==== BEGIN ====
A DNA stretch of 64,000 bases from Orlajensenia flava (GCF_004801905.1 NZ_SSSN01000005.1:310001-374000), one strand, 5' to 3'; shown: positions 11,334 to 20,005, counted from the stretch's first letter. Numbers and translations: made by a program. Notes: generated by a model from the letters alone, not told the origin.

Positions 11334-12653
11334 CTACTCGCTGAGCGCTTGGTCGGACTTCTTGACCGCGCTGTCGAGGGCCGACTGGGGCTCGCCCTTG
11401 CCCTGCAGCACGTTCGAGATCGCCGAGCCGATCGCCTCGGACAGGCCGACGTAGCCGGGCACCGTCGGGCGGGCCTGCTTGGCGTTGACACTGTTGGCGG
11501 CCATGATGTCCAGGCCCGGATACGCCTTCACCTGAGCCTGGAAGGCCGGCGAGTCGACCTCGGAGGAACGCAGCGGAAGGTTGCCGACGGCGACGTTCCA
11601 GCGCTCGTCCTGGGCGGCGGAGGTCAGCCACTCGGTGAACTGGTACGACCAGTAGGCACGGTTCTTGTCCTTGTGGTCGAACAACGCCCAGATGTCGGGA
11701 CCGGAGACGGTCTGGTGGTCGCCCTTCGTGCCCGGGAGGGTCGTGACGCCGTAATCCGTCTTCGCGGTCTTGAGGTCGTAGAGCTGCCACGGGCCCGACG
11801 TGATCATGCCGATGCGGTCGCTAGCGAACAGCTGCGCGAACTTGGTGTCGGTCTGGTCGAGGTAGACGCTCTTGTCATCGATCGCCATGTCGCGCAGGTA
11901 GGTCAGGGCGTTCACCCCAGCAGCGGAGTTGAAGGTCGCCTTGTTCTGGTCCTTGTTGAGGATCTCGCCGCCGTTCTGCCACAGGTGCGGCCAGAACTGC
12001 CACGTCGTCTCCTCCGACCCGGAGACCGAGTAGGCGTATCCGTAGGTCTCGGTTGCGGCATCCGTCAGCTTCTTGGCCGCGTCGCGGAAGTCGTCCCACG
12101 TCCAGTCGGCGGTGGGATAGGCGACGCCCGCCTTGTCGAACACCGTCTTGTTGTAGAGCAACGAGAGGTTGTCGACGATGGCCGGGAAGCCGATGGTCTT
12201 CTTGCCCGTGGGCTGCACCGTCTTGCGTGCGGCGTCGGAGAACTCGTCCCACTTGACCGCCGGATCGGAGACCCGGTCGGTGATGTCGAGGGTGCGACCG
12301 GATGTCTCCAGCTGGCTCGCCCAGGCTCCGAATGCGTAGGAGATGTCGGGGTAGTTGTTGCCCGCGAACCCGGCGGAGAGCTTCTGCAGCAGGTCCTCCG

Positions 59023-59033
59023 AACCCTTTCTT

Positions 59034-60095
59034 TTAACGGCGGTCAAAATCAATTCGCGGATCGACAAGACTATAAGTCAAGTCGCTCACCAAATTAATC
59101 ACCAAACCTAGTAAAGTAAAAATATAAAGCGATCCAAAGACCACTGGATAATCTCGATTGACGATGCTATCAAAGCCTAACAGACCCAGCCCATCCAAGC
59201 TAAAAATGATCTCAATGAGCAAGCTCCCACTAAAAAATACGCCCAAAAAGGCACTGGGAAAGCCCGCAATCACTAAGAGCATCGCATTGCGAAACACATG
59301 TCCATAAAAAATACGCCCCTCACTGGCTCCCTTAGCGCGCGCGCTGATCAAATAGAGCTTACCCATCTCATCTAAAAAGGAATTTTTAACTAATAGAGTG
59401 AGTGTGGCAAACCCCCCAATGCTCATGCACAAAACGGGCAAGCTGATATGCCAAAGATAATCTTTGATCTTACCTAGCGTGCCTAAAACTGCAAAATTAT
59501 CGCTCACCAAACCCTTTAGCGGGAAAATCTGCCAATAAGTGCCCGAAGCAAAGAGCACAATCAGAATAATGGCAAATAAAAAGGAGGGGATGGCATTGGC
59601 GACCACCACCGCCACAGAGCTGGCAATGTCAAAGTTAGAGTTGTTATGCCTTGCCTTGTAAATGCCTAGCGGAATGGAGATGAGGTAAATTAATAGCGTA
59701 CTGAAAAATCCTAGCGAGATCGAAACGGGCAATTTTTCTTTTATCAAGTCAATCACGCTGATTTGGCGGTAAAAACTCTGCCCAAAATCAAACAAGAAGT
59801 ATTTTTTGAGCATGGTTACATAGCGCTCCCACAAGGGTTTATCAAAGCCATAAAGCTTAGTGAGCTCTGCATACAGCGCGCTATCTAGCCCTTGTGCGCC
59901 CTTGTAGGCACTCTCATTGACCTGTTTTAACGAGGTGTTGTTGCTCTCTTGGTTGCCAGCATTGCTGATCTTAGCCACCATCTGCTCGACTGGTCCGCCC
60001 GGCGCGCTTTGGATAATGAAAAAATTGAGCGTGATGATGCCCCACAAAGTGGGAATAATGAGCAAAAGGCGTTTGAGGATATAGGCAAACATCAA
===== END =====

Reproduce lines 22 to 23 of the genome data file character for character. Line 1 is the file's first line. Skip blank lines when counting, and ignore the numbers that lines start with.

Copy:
59501 CGCTCACCAAACCCTTTAGCGGGAAAATCTGCCAATAAGTGCCCGAAGCAAAGAGCACAATCAGAATAATGGCAAATAAAAAGGAGGGGATGGCATTGGC
59601 GACCACCACCGCCACAGAGCTGGCAATGTCAAAGTTAGAGTTGTTATGCCTTGCCTTGTAAATGCCTAGCGGAATGGAGATGAGGTAAATTAATAGCGTA